List of abbreviations

JUDO: Jimma University Department of Ophthalmology.
WTP: Willingness to pay


Competing interests

The authors declare that they have no competing interests.


Authors' contributions

Both BSD and GWG participated in the design of the study and coordination and helped to draft the manuscript. Both authors read and approved the final manuscript.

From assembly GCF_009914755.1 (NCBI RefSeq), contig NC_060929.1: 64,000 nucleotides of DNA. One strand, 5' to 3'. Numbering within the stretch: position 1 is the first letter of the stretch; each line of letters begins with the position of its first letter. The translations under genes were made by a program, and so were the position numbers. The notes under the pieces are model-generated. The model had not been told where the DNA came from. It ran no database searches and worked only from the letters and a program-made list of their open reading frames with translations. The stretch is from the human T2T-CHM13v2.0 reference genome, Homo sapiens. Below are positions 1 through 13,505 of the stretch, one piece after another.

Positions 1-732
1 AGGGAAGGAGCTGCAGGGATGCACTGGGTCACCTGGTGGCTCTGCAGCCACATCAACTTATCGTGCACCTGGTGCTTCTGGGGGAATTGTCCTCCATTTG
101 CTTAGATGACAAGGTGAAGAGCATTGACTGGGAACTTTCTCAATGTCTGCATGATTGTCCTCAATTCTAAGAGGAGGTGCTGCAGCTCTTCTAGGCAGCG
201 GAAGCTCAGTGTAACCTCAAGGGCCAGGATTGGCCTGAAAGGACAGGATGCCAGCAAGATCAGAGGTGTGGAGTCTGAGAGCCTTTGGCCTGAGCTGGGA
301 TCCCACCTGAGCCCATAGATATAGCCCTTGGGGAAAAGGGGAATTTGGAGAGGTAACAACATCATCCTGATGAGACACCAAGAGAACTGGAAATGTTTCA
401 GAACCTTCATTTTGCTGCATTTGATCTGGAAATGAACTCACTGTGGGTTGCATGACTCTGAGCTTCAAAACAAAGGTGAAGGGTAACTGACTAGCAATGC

Acknowledgements

We would like to thank all the participants for their participation in the study. We would also like to thank the data collectors and the administrators of Bedele and Limu general hospitals.


References

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  9. Lewallen S, Geneau R, Mahande M, Msangi J, Nyaupumbwe S, et al. (2006) Willingness to pay for cataract surgery in two regions of Tanzania. Br J Ophthalmol 90(1):11–13.